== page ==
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Rethink the PR RFP: Advice for Hiring an Agency Partner

Sep 7, 2021 Jason Morris

It’s been a weird 18 months. Really weird.

How else can you describe the tech industry going from the Sequoia Black Swan Memo to record exits, financings and a tighter job market than anything we’ve seen since Internet 1.0? Innovation is booming and the trickle-down effects are real. 

If you lead communications or marketing at a startup or are a founder, this boom is a double-edged sword. The same tailwinds that are propelling your business forward, are headwinds in the acquisition of talent and partners. 

Which takes us to the agency world. It doesn’t matter the type of agency — PR, creative, content marketing or digital media — it’s safe to say that they are all struggling with the imbalance between supply of talent and demand for services. Or, to put it more simply, this is the worst imbalance I’ve seen personally in that equation since 1999 and it might be worse than the dotcom boom. 

Q4 is going to be even more competitive than normal. September starts a busy time of year when many companies have set 2022 budgets and are looking for partners as well. 

So what’s a company to do? Here are some tips if you find yourself looking at hiring an agency partner for any marketing discipline in the next few months:


Nothing will whittle your preferred agency partner list faster than expecting firms to be able to start in 10 days. It’s not always true, but the firms with more ready capacity and an eagerness to drop everything for your business might be available for the wrong reasons. 


Too many companies set expectations with management on a budget before seeing what the market is for hiring firms. The competitive job market has made the cost of acquiring talent more expensive and that cost directly impacts what agencies charge clients. The going minimum retainer or hourly rate for that firm or contractor you want to hire has probably increased since your last search in 2018. Having to restart your search because you’re holding the line at an unrealistic budget will cost you precious time and eventually land you in the same place cost-wise. 


Ask colleagues, peers, your investors or others who they might recommend. Saying you were recommended to a firm by someone they know is a surefire fast track to a conversation and being prioritized by that agency if they have any capacity. 


Nothing will get a firm to drop out faster than an overly formal, long RFP process with the intention to invite 15 firms to respond. It’s not that firms are afraid to compete — they’re not. But think about the current environment — agencies are swamped with opportunities, many of them recommended to them by people they trust with no formal RFP process. At agencies where senior people actually work with clients, they have to weigh the opportunity cost of spending long hours answering template questions and doing a multi-stage proposal, versus spending more time with their people, their clients and pursuing prospects that come recommended with simpler processes.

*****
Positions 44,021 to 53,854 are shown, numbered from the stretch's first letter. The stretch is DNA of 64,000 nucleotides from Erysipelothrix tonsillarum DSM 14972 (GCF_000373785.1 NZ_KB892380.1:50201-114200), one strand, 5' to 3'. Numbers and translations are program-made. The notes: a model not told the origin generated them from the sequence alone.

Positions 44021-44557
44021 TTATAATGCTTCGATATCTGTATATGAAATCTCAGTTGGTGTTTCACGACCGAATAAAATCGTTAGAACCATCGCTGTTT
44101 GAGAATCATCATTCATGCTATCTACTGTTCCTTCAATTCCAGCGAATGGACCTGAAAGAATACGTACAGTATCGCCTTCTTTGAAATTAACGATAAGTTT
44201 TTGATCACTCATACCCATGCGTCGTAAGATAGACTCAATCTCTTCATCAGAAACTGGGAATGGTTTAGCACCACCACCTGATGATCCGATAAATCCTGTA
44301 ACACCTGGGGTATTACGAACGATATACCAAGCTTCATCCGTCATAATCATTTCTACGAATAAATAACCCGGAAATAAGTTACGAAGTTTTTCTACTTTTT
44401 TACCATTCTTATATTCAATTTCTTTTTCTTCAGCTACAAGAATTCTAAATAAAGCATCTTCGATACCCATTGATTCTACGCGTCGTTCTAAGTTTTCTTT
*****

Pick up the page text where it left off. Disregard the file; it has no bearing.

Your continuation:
We’re in an economic environment where firms are interviewing you too (the good ones always are). There are a number of things that make an opportunity attractive to an agency, but sometimes even the best opportunities are misaligned in terms of timing or available resources. Inkhouse has turned down about 20 opportunities in the past 12 months that would in other times register as one of our three best opportunities in a given calendar year. We just haven’t had the staff capacity to take them all. The market is just that good right now and it often has nothing to do with how much we like the company or the people there. But while we’re on it… 


COVID-19 has ramped up empathy for each other and tampered down tolerance for working with jerks. The people you hire and the agencies you partner with have other options and the self-respect to move on from a toxic partnership. A sure-fire way to get blackballed in the agency world is to be rude, disrespectful or go dark on a firm that has invested hours of time pursuing your business. We can handle a “no,” but just cutting off contact is awful. It’s a small industry and it will make your next foray into finding a partner even harder. 

It’s a tough environment for getting noticed. You need help and probably have a compelling story to tell to the world about a big problem you’re solving. If you shop smart, are flexible and rely on your network to help you cut through the superficial parts of the RFP process, you’ll be in a much better position to find the help you need. If you’re completely stuck and can’t find someone, feel free to reach out and ask me for recommendations. I am always willing to help with ideas even when we might not be a good fit.

Happy hunting! And if you want to learn more about partnering with Inkhouse, email our new business team at [email protected]

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